Music Theory (college level course lesson 2)
If you have not read lesson one please start there.
Lesson 2 - the A B A' / I-V-I form
In lesson one I briefly talked about the concept of "dissonance". What I didn't tell you is that dissonance is probably the most important concept you need to think about when analyzing music. Especially western tonal harmony, from Bach to Bird. The reason it's so paramount is because, at some point, composers realized they could string up the listeners emotions into a state of tension, and then when that tension was released the listener would feel a sense of relief. This is where we get the form of A - B - A(or often A')
A - at rest
B - tension
A' - at rest, but a little different
For some reason the human animal really really likes this. Maybe it's from spinning around on a globe for so long, experiencing day and night, the changing of the seasons, the rise and fall of our lifetimes and a million other smaller(and bigger)cyclic examples that make our brains respond so intensely to a good A - B - A.
Interestingly, the entire history of western music follows this process on a macro scale. The oldest music we know of is Mediterranean harp music played by ancient greeks. It's from them that we get the "modes". You don't have to memorize them but I'll list them out for you in case you hear one of these terms out in the wild you can feel smart.
Ionian, Dorian, Phrygian, Lydian, Mixolydian, Aeolian and Locrian.
What you'll inevitably notice about all this old music is that it's... boring. Or maybe relaxing is the right word? Formless? It definitely has this mysterious element though, like it's about do something.
Well give it a thousand years, the rise and fall of a few civilizations and fiiinaly humanity pops out a genius that synthesises a revolutionary musical concept:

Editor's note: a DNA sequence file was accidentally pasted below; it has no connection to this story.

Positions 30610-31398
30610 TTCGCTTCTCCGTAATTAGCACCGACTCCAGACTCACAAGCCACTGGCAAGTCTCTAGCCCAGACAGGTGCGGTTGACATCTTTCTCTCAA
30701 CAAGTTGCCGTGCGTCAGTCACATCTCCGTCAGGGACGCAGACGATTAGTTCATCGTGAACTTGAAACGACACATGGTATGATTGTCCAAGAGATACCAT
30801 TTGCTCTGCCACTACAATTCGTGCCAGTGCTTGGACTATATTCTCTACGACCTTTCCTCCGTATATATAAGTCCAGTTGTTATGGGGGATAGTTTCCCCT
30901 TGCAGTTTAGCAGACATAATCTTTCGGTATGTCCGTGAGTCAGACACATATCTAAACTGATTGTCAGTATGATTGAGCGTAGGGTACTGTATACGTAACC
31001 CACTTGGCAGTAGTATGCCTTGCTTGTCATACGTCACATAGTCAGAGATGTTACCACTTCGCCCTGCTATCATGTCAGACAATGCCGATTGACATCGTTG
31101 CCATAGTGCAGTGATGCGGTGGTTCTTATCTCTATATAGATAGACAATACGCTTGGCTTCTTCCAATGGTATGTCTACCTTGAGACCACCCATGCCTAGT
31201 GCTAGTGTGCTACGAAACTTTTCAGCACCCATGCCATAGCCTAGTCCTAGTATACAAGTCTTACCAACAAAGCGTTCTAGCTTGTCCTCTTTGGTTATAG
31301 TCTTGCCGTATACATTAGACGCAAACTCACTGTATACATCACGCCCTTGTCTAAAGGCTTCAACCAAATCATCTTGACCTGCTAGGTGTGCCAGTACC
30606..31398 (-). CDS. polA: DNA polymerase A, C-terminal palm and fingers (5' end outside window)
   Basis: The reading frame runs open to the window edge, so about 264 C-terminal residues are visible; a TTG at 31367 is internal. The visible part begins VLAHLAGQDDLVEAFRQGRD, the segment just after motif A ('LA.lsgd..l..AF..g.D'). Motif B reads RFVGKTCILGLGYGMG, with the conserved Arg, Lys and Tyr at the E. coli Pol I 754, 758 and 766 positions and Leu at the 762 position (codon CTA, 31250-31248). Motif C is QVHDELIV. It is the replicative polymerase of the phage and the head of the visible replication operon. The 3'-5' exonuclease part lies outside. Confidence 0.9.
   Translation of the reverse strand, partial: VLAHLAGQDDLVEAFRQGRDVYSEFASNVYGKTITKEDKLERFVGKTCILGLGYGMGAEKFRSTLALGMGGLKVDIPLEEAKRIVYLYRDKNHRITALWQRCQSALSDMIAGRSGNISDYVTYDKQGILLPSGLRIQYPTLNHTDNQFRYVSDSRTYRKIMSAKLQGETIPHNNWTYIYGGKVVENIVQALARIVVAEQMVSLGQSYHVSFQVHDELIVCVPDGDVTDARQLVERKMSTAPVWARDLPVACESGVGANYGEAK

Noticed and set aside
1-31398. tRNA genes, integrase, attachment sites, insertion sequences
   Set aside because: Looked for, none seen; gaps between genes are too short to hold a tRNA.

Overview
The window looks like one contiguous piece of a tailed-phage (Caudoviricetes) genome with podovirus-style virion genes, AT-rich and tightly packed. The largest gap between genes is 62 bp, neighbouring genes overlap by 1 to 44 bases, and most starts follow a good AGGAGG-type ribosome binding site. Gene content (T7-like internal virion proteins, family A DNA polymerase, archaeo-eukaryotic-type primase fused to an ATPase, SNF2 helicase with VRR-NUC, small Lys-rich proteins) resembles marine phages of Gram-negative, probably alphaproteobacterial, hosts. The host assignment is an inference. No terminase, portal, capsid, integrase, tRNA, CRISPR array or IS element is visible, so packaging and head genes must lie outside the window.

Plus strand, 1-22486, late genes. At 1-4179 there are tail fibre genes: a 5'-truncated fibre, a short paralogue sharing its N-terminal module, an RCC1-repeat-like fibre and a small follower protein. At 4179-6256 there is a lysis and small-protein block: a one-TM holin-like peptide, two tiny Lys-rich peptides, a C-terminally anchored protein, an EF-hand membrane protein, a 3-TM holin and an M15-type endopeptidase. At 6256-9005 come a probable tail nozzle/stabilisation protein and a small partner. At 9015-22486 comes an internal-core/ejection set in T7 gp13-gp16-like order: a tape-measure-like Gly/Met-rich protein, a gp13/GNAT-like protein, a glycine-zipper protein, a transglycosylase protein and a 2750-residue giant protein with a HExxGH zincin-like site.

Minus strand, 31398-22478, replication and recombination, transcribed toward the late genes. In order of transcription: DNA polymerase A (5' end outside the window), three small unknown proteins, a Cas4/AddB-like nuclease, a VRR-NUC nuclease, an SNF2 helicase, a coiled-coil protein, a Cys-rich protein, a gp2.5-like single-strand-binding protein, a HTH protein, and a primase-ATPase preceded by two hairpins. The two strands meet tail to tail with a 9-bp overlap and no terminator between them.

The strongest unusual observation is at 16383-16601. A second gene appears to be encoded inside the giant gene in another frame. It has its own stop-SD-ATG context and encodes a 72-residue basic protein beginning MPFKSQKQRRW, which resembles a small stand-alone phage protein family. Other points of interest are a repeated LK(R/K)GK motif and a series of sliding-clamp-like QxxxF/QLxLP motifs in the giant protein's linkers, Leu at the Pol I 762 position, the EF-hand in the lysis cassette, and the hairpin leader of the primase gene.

"the V chord"
What about that lights your insides on fire?!? Damn it freaking gorgeous. And unlike the bland harp music it isn't just merely pretty, it's passionate. It reminds you the of feelings of being in love or watching a beautiful sunset or saying goodbye to a friend who's moving away. It's tense. It's alive. The reason Bach does this to you is because he discovered how to set up and resolve a V - I progression.
So Bach started a revolution that made composers start upping the ante for how much tension they could create in a piece of music. This famously jumped the shark in Wagner's opera Tristan and Isolde in which the piece sets up a cycle of V chord tensions that don't resolve to a I chord for FOUR HOURS. From that point, guess where it went?
That's right. JAZZ.
V - I became passé. Just one of the many colors in the composers palette. And sneaking back in, the old greek modes getting explored and expanded with some new minor scales that Bach and Beethoven came up with. Music history fell back down to A, but forever changed by it's journey to B.
Of course there were other rejections of a "V - I centric" way of thinking that took the idea of never resolving the tension into territory that would evolve into what most people would recognize as early art film horror soundtracks.
Instead of making you feel at peace like Debussy, the atonalists of the early 20th century found a different way back to the leveled out formlessness of pre-tonal music.
We haven't really found a way to get anything more out of the 12 notes of the western chromatic scale. We'll get into that stuff some day, but for now lets get the "normal" sounding stuff into you head.
Homework: memorize and practice the musical alphabet.
Write these patterns out on paper until you can do it quickly without making a mistake. See you in lesson three!
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